Amy Chua’s Battle Hymn of the Tiger Mother has elicited the sort of fury properly summoned by war crimes. No surprise there. The Yale Law School professor’s memoir about her attempt to raise her two daughters with strict “Chinese parenting” techniques combines two highly charged topics—ethnicity and child-rearing. Combustion was inevitable. As Chua tells it, she was a Type A Mom to the max, obsessive about her two daughters succeeding on her terms, believing that the regimented way she was raised by her immigrant parents gave her the tools to make choices that made her happy later in life. She was Draconian in setting goals for her girls, to whom she was endlessly devoted, refusing to praise results she saw as mediocre. She forced them to practice classical music for hours every day and deprived them of rites of modern childhood—sleepovers, play dates and computer games. Then her younger daughter rebelled and she was forced to recalibrate her approach dramatically.
Since its publication a week ago, both the book and Chua have been obsessively scrutinized—and trashed—in the media and online. The Wall Street Journal’s excerpt, “Why Chinese Mothers are Superior” (the paper’s title, not Chua’s), generated more than 7,000 comments on its website. The New York Times ran two features on Chua on Sunday, one gleefully titled “Retreat of the ‘Tiger Mother’.” Novelist Ayelet Waldman, who coined the term “sanctimommy” years ago to describe the smug judgment privileged mothers lay on one another, wrote a bombastic rebuttal in the WSJ: “In Defense of the Guilty, Ambivalent, Preoccupied Western Mom.”
Maclean’s Q&A with Chua also generated rabid comments and letters to the editor; some went so far as to suggest Chua be prosecuted for child abuse. Chua herself has been deluged with emails—even death threats.
Child abuse? Death threats? Really? Not that the unhinged reaction is surprising given the black-and-white treatment the book has received, evident on the CBC radio show Day 6. Trying to stoke listener response after an interview with Chua this weekend, they asked: “Is it super-parenting or abuse?”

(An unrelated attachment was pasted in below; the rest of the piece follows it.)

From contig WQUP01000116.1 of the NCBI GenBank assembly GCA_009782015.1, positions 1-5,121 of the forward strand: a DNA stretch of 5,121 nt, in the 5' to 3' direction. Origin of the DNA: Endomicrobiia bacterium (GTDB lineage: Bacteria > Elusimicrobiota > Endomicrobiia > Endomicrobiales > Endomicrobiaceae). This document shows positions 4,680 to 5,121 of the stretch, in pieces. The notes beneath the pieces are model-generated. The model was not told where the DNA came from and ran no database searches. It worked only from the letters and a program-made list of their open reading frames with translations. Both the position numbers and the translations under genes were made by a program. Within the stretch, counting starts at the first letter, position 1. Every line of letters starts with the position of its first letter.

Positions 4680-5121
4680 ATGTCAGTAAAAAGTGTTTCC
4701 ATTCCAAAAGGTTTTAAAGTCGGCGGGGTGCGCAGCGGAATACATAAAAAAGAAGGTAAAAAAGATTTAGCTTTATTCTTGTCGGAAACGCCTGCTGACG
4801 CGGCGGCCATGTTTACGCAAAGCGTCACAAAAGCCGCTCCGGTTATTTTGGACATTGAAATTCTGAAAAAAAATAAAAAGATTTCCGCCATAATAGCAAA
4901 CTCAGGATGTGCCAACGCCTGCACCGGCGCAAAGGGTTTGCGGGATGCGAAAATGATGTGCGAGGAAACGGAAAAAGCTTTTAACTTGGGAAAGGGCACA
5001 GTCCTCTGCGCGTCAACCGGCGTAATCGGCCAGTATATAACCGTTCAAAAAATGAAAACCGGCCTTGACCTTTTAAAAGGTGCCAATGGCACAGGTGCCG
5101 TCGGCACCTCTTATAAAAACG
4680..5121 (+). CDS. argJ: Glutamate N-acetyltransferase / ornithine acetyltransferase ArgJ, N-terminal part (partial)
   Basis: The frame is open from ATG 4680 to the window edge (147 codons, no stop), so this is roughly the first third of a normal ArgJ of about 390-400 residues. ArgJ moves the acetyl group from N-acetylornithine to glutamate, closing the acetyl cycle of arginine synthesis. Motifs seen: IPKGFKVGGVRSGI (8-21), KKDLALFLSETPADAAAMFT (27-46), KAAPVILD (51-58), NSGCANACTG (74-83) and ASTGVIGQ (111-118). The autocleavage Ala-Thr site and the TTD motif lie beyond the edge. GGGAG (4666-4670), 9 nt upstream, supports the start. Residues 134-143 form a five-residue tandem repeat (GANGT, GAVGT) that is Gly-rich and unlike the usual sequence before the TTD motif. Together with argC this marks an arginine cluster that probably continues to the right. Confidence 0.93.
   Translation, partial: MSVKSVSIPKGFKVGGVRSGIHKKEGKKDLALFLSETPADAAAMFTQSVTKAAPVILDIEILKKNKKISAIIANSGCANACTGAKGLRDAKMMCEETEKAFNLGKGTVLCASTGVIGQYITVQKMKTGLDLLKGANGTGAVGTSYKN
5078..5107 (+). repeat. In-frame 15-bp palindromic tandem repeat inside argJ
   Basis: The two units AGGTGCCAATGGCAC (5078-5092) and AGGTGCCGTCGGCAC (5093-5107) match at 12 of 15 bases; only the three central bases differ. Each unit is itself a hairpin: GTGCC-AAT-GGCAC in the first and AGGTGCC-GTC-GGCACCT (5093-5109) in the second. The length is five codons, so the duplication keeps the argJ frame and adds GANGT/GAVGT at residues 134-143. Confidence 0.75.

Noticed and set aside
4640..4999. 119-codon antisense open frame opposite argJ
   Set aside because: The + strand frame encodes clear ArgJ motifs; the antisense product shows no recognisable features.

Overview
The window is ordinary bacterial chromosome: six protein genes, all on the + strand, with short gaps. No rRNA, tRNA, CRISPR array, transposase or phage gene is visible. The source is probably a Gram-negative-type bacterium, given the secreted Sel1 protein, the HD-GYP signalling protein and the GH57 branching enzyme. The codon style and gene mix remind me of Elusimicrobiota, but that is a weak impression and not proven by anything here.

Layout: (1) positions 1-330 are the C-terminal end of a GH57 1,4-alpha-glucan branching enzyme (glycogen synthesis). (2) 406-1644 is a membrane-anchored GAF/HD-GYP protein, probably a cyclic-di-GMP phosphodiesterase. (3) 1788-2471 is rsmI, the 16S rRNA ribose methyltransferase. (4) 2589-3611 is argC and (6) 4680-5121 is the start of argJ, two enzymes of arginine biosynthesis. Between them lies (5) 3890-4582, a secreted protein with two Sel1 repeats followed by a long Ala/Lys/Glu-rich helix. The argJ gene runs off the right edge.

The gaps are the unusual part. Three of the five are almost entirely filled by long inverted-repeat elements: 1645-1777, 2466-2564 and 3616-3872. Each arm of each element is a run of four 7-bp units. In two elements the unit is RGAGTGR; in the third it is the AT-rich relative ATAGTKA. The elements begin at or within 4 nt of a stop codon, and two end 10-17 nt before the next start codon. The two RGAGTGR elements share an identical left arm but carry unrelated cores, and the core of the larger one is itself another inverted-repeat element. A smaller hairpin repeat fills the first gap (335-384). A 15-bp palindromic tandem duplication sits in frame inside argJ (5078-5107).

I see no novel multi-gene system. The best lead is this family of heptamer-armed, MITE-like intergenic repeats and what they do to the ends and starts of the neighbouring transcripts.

Well, how about neither? What the Chua controversy does represent, however, is a classic example of how context can be utterly lost when a topic goes viral. It’s evident few weighing in to the debate, including many columnists, have actually read Chua’s book; they’re relying on the WSJ excerpt and other reportage—which creates an circular, reaffirming, increasingly inflamed Möbius strip of commentary.
Battle Hymn of the Tiger Mother is an engaging, thought-provoking read. Chua, whose previous books include the brilliant (and prescient) World on Fire: How Exporting Free Market Democracy Breeds Ethnic Hatred and Global Instability, is a smart, wry writer who assumes her audience will get the jokes and the subtle nuances—hence throwaway lines like “drums leading to drugs” that have come back to haunt her.
Chua’s sense of humour is often self-deprecating, particularly when accounting how off-the-wall ferocious she was making her daughters practice. But it’s clear that when she tells the now infamous story about a stand-off with her daughter Lulu in which the girl was sent outside in cold weather, and then refused to come back in, to Chua’s horror, it’s about Lulu’s stubbornness not cruelty on her part.
The book is candid about the weaknesses of “Chinese parenting”—that it leaves no room for failure. Nor does it always engender loyalty: Chua writes of her own father’s estrangement from his strict mother. Chua’s hardly shocking takeaway: Parenting is an evolving process, one that requires flexibility and listening to and knowing your children.
It’s rare to see someone wading into such a charged topic with candor and bravery. Western parents don’t take well to any criticism. I also liked the narrative arc of the book in which her certainty is upended without her original beliefs being totally extinguished and looked forward to talking to her for Maclean’s. But by the time I spoke with her, four days after the WSJ excerpt ran, she was on the defensive—not back-peddling exactly, but close to it.
Her fondness for rote memorization came in handy: many of her comments felt cautious, even canned. The humour and irreverent attitude evident in the book were notably AWOL. She repeatedly offered how proud she was of her daughters, of how “confident” and “independent” they are. Somehow conversation turned to novels with “unreliable narrators” and how that’s how she’d written the book—and hoped readers would get it, which was optimistic on her part . She says her next book is not about parenting. Here’s betting she’ll return to global insurrection and genocide, far more peaceful topics.